# Quicksort Array in Java

Quicksort is a divide and conquer algorithm. It first divides a large list into two smaller sub-lists and then recursively sort the two sub-lists. If we want to sort an array without any extra space, quicksort is a good option. On average, time complexity is O(n log(n)).

The basic step of sorting an array are as follows:

• Select a pivot
• Move smaller elements to the left and move bigger elements to the right of the pivot
• Recursively sort left part and right part

This post shows two versions of the Java implementation. The first one picks the rightmost element as the pivot and the second one picks the middle element as the pivot.

Version 1: Rightmost element as pivot

The following is the Java Implementation using rightmost element as the pivot.

```public class QuickSort {   public static void main(String[] args) { int[] arr = {4, 5, 1, 2, 3, 3}; quickSort(arr, 0, arr.length-1); System.out.println(Arrays.toString(arr)); }   public static void quickSort(int[] arr, int start, int end){   int partition = partition(arr, start, end);   if(partition-1>start) { quickSort(arr, start, partition - 1); } if(partition+1<end) { quickSort(arr, partition + 1, end); } }   public static int partition(int[] arr, int start, int end){ int pivot = arr[end];   for(int i=start; i<end; i++){ if(arr[i]<pivot){ int temp= arr[start]; arr[start]=arr[i]; arr[i]=temp; start++; } }   int temp = arr[start]; arr[start] = pivot; arr[end] = temp;   return start; } }```

You can use the example below to go through the code.

Version 2: Middle element as pivot

```public class QuickSort { public static void main(String[] args) { int[] x = { 9, 2, 4, 7, 3, 7, 10 }; System.out.println(Arrays.toString(x));   int low = 0; int high = x.length - 1;   quickSort(x, low, high); System.out.println(Arrays.toString(x)); }   public static void quickSort(int[] arr, int low, int high) { if (arr == null || arr.length == 0) return;   if (low >= high) return;   // pick the pivot int middle = low + (high - low) / 2; int pivot = arr[middle];   // make left < pivot and right > pivot int i = low, j = high; while (i <= j) { while (arr[i] < pivot) { i++; }   while (arr[j] > pivot) { j--; }   if (i <= j) { int temp = arr[i]; arr[i] = arr[j]; arr[j] = temp; i++; j--; } }   // recursively sort two sub parts if (low < j) quickSort(arr, low, j);   if (high > i) quickSort(arr, i, high); } }```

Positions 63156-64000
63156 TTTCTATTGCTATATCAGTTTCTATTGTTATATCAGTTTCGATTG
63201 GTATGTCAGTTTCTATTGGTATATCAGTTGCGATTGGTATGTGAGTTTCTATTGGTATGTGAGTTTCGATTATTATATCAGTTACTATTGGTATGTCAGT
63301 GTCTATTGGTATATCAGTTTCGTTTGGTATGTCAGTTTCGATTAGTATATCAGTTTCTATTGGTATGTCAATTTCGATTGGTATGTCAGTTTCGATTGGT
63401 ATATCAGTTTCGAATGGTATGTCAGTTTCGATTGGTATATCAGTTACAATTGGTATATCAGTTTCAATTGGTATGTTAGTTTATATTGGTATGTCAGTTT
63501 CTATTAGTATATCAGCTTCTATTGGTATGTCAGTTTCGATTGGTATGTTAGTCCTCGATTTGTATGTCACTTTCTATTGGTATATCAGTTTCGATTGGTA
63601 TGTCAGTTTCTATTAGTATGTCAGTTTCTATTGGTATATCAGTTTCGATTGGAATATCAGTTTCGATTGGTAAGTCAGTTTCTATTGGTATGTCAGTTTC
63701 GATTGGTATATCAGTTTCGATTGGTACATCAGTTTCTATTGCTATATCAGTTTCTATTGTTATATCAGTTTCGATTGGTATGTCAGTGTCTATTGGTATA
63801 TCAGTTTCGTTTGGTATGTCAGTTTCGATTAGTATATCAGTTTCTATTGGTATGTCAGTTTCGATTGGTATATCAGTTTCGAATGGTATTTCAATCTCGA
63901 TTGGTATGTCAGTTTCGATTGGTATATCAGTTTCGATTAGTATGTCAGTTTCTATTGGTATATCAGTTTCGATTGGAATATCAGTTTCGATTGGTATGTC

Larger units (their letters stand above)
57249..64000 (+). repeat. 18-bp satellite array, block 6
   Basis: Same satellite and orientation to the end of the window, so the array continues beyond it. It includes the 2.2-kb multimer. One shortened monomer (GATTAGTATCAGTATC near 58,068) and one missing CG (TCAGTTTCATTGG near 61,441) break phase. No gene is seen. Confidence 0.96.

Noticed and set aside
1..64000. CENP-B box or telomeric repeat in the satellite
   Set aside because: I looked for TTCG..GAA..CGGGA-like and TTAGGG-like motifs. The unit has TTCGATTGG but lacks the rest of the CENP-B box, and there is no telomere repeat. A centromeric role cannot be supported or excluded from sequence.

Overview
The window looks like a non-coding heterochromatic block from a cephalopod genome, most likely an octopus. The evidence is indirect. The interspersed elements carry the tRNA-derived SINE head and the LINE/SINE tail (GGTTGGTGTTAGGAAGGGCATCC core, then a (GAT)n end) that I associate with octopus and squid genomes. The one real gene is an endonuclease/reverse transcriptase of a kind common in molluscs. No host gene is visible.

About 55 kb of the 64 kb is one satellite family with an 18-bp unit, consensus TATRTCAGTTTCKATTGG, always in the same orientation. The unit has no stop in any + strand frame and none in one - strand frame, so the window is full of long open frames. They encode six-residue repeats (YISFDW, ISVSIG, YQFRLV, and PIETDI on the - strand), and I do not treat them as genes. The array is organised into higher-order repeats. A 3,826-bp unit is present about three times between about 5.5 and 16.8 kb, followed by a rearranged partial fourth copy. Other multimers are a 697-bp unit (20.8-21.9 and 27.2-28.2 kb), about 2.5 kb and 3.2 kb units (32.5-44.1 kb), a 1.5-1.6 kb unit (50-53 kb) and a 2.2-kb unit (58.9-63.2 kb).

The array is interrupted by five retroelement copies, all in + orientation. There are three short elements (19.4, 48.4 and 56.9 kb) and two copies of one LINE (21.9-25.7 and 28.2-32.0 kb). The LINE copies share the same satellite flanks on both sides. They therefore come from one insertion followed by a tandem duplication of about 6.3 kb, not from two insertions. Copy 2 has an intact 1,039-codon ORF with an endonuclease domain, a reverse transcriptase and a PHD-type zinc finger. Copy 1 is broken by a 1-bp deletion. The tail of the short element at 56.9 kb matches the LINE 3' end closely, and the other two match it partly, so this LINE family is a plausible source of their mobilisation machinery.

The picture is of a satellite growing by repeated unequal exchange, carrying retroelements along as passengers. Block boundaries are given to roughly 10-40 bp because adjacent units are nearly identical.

Output:

9 2 4 7 3 7 10
2 3 4 7 7 9 10

Here is a very good animation of quicksort.

Category >> Algorithms
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• Tasneem

With respect to Version 1: To avoid unnecessary swap, in the function partition we can add the below check :
int temp = arr[start];
if(temp != pivot){
arr[start] = pivot;
arr[end] = temp;
}

• Taimoor

The code given up produces a StackOverflow Error, and it does not compile. Can someone suggest why that might be the reason? If you change the test array, the correct output is not shown.

• Great explanation!! Understood the concept. Thanks for sharing.

• mj

Mathematically it is correct,but it is used to avoid int overflow.(int has an upper limit of 65535)

• Chris

@Sorter

if (arr == null || arr.length == 0)
return;
i would write in main:
if( x.length != 0 )

This would be a null pointer exception if x is null, hence a null check is required. As a stand-alone program it doesn’t matter, because you already know the inputs are good, but it’s good practice to handle it anyway.

But I would actually use arr.length > 1 is even faster

This is a misconception. Perhaps this was true decades ago, but the compiler knows that a division by 2 is equivalent to a bit shift by 1. Same with multiplication. It’s easy to do a benchmark, or just examine the Java byte code and you’ll see it’s the same.

AKA, don’t do this, because it may be confusing for developers who come behind you who may not recognize that the bit shift is division/multiplication.

@kk
I could be wrong but I think the running time for the partition part could be O(n^2) so this Quicksort does not have O(nlgn) running time.